Discuss as:

Poll: JFK tops presidential approval poll, Carter slips 9 points

John F. Kennedy remains the most popular modern U.S. president, according to a new Gallup poll of the nine most recent presidents, while Jimmy Carter’s approval rating has dropped 9 percentage points since 2006.

Since Gallup began its retrospective job approval poll in 1990, Kennedy has consistently topped the list of most popular presidents, while Richard Nixon has received the lowest approval rating in every poll except the one conducted in 1993. Lyndon Johnson, who now has a 47 percent rating, was ranked last that year.

Kennedy got a thumbs up from 85 percent of respondents.

Carter has a 52 percent rating this year, down from 61 when the last poll was conducted in 2006. That puts him sixth on the list (above Johnson, George W. Bush and Nixon). Carter’s approval reached its peak in 1999, according to Gallup, but has consistently dropped since then due to a loss in support from Republicans and independents in recent years.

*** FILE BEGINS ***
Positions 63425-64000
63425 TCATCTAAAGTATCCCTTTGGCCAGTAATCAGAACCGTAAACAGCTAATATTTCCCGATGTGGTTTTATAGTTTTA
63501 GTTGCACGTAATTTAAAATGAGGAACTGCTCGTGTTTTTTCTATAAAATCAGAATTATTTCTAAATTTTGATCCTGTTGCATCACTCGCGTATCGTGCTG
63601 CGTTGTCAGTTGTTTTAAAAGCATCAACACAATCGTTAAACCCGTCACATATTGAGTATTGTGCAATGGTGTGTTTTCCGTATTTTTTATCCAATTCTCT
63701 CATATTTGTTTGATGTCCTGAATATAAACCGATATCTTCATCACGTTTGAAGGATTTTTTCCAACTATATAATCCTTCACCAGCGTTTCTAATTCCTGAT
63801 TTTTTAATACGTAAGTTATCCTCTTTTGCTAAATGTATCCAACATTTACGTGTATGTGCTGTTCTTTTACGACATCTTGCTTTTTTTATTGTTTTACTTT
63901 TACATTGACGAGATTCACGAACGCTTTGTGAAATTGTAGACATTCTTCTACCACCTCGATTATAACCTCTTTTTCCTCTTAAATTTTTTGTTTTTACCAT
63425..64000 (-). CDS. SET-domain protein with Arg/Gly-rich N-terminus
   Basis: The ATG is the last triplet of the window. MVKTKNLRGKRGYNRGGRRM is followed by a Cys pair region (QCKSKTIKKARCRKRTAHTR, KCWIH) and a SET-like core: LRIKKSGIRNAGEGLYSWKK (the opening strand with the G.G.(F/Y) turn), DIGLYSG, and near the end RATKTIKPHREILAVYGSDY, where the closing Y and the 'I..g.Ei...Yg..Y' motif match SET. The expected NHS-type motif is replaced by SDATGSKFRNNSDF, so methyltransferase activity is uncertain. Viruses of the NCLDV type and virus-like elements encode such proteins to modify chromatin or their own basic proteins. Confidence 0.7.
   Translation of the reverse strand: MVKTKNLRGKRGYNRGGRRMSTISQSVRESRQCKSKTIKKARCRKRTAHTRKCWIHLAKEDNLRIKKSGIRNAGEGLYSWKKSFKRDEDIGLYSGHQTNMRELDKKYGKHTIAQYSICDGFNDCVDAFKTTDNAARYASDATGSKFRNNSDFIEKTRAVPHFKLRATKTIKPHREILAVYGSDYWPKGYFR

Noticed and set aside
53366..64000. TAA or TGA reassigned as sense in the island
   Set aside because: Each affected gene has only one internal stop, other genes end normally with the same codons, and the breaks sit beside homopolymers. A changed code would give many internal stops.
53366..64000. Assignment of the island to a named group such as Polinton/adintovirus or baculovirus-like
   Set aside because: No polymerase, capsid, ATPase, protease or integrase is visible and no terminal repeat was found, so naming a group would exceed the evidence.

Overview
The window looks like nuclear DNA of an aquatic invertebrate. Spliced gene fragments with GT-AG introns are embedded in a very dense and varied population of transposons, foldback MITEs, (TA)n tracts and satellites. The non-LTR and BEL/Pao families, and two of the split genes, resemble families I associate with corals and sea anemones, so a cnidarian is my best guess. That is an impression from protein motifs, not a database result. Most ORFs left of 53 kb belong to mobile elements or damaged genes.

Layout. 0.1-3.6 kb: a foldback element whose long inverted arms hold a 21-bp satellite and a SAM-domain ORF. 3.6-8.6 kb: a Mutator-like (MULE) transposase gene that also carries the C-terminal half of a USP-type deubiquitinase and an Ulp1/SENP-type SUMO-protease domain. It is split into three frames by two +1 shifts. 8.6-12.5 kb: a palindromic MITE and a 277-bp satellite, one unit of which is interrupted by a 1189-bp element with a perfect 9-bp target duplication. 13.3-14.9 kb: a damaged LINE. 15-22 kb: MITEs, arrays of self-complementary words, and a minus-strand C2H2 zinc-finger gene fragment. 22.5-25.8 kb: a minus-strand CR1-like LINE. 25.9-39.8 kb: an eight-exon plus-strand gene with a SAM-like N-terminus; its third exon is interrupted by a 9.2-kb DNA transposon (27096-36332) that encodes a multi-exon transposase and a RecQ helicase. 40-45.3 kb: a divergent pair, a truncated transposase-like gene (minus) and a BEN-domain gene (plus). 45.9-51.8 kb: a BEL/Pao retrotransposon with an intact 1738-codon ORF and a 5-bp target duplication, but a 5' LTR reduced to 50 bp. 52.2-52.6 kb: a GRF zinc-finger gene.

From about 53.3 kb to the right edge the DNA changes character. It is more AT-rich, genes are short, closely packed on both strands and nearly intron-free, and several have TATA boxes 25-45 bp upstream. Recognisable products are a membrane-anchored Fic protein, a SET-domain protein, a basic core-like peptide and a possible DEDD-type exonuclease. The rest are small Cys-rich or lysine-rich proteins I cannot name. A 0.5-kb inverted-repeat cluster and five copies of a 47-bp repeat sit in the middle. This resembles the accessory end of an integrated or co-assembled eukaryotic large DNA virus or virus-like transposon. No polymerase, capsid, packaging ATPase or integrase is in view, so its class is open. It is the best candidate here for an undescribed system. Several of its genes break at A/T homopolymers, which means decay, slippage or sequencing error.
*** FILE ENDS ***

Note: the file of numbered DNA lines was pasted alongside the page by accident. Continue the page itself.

“These changes may reflect Carter’s outspoken criticism of then-President George W. Bush over the Iraq war, at one time calling Bush’s presidency ‘the worst in history’ on international matters,” Gallup said in a press release. “Whatever the reason for the decline, Carter remains better regarded today, overall, than he was in the early ’90s.”

New to the list this year: George W. Bush who ranks eighth with 47 percent approval – up 13 points from when he left office in 2009. (It’s also one percent higher than President Barack Obama’s current rating, as POLITICO points out.)

After staying out of the spotlight, Bush has hit the road in recent weeks to promote his new book, “Decision Points,” which was released Nov. 9 – one possible explanation for the bonhomie respondents of the latest Gallup poll seem to be sending his way.

Gallup also noted that Johnson, Nixon and Clinton have maintained job approval ratings that approximate how they were viewed at the end of their terms.

The poll was conducted between Nov. 19-21 on a sample of 1,037 adults using landline telephones and cellular phones.

You can find the complete results of the poll here.